Chuck the Truck's 52 Chevy - E-brake/Grille

Yup, I've been busy. Getting the Corvair to daily driver status took some time. And, I spent two weekends doing this. What's different, you say? Well, I don't seem to do anything once on this truck and I wasn't even going to admit this, but since you all come here for a good chuckle anyway, that front axle is 2" farther rearward now. I did a trial fit with a boneyard tire & rim and realized that I had screwed up again. It cleared OK, just looked like heck. I don't know how, but I think I may have forgotten to compensate when I choked up on the tape measure. Started at 2" instead of the hook, but forgot to add the 2" back on to the number. I contemplated the work involved, cussed myself, and almost let it slide. But leaving a mistake like that is far worse than correcting it; every time I walked up to the truck it would be laughing at me. Cutting out the IFS was a booger - those welds are hard. A carbide grit blade in the Sawzall, a cut-off wheel, and the angle grinder finally got it out. Set it up again the right way. Due to the kerf and the tapering of the frame rails, I had to weld filler plates to the crossmember for a snug fit. Lots of extra work - I also filled the old C notches, shortened the steering column, and remade the brake lines so it all is correct now.

[Before disassembling the body on the next one, I'll mark the axle center line and drill an identification hole that can't be sanded off]

OK, so I didn't get clever with the fender brace. I notched, bent, reinforced, and welded up this angle iron bracket. I had thought of just raising the end of the rod, but decided it was better not to introduce a new vertical force component. I'd read the hoods were tricky to align, so I didn't want to make matters worse by pulling up on the fender as well as in. The flange of the bracket sits just under the air cleaner and engine torque rotates it away from the bracket. Just for peace of mind, I added a circular cutout, not shown here, so it won't hit on the rebound or if the engine shakes. I also added two bolts to the firewall near the 90 degree bend It is solid. I used a piece of 3/8" rod threaded on both ends instead of cutting the original rod. I can still use the original measurements for adjusting.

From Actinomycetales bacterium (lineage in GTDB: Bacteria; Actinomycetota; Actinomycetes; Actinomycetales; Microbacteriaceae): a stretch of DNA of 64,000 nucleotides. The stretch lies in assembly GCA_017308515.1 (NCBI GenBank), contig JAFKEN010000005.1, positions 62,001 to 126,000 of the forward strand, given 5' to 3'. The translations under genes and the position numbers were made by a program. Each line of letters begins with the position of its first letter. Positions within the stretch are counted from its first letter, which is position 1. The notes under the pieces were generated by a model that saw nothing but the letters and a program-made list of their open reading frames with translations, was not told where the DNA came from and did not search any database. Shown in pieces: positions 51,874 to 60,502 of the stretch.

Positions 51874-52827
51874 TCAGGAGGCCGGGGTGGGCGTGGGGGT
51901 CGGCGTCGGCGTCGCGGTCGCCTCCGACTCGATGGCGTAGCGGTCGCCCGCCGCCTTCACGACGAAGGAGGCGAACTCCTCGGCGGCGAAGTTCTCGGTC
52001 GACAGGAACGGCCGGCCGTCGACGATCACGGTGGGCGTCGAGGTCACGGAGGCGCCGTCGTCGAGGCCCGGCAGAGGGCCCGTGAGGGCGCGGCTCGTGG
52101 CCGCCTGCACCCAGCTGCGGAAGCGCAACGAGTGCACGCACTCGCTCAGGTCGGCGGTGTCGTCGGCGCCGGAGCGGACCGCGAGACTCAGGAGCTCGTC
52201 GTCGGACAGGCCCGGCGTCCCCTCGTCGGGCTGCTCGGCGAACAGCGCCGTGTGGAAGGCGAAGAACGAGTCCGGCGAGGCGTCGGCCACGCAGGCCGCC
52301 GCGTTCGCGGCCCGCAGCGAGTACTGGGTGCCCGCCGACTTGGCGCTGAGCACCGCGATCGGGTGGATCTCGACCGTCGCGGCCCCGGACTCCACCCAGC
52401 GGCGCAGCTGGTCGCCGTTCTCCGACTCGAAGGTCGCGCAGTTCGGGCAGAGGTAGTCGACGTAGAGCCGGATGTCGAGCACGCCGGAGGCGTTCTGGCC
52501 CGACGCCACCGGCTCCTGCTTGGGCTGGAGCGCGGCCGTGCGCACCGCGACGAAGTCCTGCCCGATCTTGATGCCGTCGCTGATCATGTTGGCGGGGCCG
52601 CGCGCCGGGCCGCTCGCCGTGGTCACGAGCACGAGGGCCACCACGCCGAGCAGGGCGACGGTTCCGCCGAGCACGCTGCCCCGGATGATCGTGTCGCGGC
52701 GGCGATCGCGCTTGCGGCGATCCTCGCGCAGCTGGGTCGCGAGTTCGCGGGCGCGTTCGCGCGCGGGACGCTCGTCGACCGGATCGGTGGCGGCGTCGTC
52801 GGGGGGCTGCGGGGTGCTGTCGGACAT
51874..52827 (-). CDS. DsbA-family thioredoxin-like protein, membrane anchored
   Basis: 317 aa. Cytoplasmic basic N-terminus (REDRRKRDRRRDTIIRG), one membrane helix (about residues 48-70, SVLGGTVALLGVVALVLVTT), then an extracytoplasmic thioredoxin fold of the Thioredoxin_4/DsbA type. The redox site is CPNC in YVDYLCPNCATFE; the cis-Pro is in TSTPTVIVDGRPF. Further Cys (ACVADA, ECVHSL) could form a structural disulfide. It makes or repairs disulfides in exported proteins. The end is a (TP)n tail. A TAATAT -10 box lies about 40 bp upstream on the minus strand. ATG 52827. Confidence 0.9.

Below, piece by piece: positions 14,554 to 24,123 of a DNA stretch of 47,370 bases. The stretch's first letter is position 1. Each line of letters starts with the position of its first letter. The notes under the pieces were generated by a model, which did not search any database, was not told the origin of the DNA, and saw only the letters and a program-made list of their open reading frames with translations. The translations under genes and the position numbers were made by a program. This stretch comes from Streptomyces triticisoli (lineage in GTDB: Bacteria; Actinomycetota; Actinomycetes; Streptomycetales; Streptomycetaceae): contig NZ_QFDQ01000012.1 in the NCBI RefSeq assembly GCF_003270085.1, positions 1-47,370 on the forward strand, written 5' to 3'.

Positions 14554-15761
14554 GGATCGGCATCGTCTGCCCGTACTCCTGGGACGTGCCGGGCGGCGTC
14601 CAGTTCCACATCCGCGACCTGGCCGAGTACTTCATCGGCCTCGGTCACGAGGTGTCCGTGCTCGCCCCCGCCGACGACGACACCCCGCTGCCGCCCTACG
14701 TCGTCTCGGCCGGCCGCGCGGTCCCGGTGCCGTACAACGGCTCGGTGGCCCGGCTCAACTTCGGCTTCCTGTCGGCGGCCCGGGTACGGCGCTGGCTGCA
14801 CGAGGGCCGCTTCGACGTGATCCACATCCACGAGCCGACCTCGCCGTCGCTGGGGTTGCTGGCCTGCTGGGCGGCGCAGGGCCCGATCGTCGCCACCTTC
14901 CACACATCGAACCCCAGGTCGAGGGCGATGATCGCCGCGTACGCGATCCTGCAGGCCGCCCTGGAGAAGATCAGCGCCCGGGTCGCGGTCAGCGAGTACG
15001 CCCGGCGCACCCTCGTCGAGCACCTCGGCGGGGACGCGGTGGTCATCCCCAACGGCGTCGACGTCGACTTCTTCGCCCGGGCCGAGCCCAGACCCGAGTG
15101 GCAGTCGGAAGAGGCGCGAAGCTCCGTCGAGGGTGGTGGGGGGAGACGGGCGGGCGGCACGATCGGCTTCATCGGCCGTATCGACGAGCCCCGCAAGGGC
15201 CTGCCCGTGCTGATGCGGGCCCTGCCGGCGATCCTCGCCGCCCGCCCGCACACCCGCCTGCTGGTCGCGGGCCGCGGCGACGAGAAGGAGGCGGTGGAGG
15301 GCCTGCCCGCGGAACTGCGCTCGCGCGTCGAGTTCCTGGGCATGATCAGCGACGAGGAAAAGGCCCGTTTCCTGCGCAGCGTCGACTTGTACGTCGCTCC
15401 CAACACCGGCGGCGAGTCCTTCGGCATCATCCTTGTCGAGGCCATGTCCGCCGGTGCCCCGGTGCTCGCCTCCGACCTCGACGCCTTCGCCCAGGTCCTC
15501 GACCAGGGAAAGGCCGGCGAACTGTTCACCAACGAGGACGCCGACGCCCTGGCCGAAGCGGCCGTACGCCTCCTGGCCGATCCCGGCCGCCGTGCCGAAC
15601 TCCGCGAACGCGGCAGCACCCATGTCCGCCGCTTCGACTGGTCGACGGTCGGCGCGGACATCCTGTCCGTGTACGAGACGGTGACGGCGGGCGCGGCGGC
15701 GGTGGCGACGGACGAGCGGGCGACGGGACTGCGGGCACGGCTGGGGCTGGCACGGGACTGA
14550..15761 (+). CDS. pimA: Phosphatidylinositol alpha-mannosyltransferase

I modified the core support to lower the radiator to get the fan closer to center and to get clearance between the fan and lower radiator hose. I notched the lower inside corners of the support and ground the flanges on the radiator. I installed the radiator with the flanges inside the u-channel, instead of on the engine side as original, to get the needed clearance from the fan. This required installing the bolts from the front, so I drilled clearance holes in the front of the channel and used socket head screws.

And I could have skipped all that if I had decided on an electric fan sooner.

I have about 3/4" clearance from the fan to the rad and to the lower hose. The hoses I picked out of a Gates Buyer's Guide after taking measuerments of what I needed. Thanks to Randy and crew at Master Auto.
This pic also shows the homemade upper alternator bracket and the manifold water heat tubes snaking under the header.

Bled brakes don't look any different so no pics there. Lots of wiring that doesn't show either. The power brake pedal arm was tapped 1/2-20, so I removed the plate from the stock brake pedal and welded a matching stud to it. The pedal pad is stock and matches the clutch.
I picked up a nice looking e-brake handle on Ebay. It was advertised as 20's to 30's Chev, but I liked the look. It mounts to the floor, so I added a reinforcing plate under the floor to beef it up.

Rear cables are 79 Camaro. I cut the frame brackets from the old Camaro spring seats, fabbed an equalizer from the original truck spring shackle, and a return spring bracket from a piece I found in one of my coffee cans. I thought I was so durn clever when I used my daughter's old Corvair clutch cable as the front cable (replaced because I had it apart, not because it was bad.) Pulled the brake the first time, hard, and "OWWWCHEEWOWWA" smashed my fingers between the release and the handle when it hit the seat as the cable broke. Did it again (!) with 5/16 solid rod since I had a straight shot.